“Distributors are being driven out of the country by a government that hates cars and loves tax”, says ACT’s Transport spokesperson Simon Court.
“The Clean Car Standard has been labelled ‘counter-productive nonsense’, and both Isuzu Utes New Zealand and Suzuki New Zealand are considering leaving the country.
“This Government is turning us a hermit kingdom backwater – only Labour could make New Zealand more isolated.
“…the Clean Car Standard will simply mean a tax on the business, which is not affordable in this competitive market.
“The targets are so tough that they are not achievable this side of 2030. They reflect little or no understanding of how different the New Zealand market is from Europe.”
“To comply with the requirements of the Bill in its current form would require our parent [company] to build new EV vehicle types just for the New Zealand Market by 2025 – that’s literally impossible, a word we hate to use.
“Importing vehicles around the globe, to countries not intended in the original design, is a recipe for high risk, life risking recalls. That risk will not be permitted, so Suzuki is already assessing withdrawal from NZ car imports if CCS [Clean Car Standard] is enacted in current form.”
“Suzuki believes the Clean Car Standard will mean significant price increases – its Jimny model will get hit with a $5,666 penalty.
“The Motor Industry Association (MIA) estimates the price of light vehicles will increase between 15 and 20 per cent.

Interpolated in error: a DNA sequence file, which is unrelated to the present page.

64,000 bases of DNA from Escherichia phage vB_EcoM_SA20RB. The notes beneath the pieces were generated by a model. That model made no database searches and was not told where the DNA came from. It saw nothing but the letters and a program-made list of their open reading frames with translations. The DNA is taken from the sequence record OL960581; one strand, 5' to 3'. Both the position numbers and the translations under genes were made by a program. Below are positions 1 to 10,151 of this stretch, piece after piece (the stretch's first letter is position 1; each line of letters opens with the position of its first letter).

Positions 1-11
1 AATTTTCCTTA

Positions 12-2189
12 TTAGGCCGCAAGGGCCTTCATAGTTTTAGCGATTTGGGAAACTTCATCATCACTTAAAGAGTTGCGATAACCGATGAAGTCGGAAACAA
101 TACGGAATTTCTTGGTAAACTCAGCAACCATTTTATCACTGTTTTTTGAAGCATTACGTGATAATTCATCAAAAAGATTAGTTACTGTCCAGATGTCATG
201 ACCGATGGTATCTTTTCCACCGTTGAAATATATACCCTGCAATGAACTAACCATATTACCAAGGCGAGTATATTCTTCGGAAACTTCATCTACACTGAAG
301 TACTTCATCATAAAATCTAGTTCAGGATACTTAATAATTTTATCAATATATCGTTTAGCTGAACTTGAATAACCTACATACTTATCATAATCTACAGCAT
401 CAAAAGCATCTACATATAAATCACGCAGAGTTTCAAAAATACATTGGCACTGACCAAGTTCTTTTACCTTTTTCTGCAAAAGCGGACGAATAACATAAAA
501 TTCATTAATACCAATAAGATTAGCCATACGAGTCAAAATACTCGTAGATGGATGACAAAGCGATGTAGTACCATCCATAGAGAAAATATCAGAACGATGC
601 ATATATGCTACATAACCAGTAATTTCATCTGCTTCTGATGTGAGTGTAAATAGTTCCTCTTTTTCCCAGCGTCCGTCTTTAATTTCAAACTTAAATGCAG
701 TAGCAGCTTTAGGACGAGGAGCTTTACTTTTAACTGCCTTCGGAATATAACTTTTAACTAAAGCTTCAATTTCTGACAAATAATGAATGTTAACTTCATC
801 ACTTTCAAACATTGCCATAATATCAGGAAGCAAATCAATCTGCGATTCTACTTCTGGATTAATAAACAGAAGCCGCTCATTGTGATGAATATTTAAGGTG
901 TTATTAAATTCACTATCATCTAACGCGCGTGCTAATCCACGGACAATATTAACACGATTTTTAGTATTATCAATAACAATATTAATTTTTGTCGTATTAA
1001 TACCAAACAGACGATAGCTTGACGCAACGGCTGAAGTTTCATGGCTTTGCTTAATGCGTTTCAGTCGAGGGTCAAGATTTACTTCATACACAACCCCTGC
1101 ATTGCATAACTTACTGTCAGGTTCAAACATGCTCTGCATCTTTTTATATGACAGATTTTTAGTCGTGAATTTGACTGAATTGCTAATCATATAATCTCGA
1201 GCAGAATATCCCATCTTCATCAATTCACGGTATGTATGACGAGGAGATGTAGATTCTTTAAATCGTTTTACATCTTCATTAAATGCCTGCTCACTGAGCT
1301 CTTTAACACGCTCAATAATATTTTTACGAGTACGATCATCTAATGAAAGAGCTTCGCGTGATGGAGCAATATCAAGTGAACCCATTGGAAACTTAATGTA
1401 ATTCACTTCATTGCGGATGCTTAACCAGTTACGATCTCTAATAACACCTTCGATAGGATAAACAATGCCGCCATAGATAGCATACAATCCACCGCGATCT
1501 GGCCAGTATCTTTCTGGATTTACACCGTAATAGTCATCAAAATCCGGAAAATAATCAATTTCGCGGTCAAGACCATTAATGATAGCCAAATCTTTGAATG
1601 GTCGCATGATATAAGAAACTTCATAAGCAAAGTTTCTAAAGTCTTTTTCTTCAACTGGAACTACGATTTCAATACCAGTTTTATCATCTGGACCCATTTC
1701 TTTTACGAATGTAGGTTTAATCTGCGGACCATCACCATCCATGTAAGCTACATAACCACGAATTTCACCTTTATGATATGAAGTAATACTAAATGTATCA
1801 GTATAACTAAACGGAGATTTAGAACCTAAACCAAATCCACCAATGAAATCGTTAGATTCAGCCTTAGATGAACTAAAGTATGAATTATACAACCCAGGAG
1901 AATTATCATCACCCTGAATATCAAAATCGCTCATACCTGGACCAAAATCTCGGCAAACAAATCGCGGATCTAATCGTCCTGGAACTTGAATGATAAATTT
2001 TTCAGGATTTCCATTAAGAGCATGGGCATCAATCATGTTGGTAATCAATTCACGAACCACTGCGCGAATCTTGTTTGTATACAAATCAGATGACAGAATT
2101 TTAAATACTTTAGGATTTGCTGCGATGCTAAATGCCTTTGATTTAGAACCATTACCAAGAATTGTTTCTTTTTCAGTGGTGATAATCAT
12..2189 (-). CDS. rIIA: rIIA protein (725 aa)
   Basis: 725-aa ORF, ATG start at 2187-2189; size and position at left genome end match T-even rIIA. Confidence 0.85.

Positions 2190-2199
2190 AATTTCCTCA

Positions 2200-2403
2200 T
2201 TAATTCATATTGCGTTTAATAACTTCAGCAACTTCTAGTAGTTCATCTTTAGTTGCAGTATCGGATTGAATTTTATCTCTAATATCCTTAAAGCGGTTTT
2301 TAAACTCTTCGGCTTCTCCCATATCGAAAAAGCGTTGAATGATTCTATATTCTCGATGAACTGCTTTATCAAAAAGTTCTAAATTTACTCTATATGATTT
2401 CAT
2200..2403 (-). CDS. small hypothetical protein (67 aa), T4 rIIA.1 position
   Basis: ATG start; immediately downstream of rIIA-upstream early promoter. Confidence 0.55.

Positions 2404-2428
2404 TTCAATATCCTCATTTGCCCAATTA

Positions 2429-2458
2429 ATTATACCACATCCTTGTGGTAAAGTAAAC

“MIA has pointed out that the Clean Car Standard is so tough only distributors of battery electric vehicles could meet it in the timeframe set by the legislation. This puts New Zealand out of step with comparable countries.
“Suzuki doesn’t expect any low-price EVs in New Zealand in the next few years: “there are no other EVs planned for launch that we are aware of, that are anywhere near $48,700 until beyond 2026”.
“The Clean Car Standard is virtue signalling nonsense from a government that hates petrol-powered cars.
“It’s meant to lower emissions, but in reality it won’t stop a single gram of carbon from being emitted. Transport emissions are covered by the Emissions Trading Scheme, so reducing one gram from transport allows one gram to be emitted somewhere else. Treasury’s analysis says it won’t have a significant impact on emissions.
“With a cost of living crisis, Labour piling more debt on the next generation, and Grant Robertson spending like a drunken sailor, the last thing we need is another sneaky tax grab on the back pockets of Kiwi motorists.”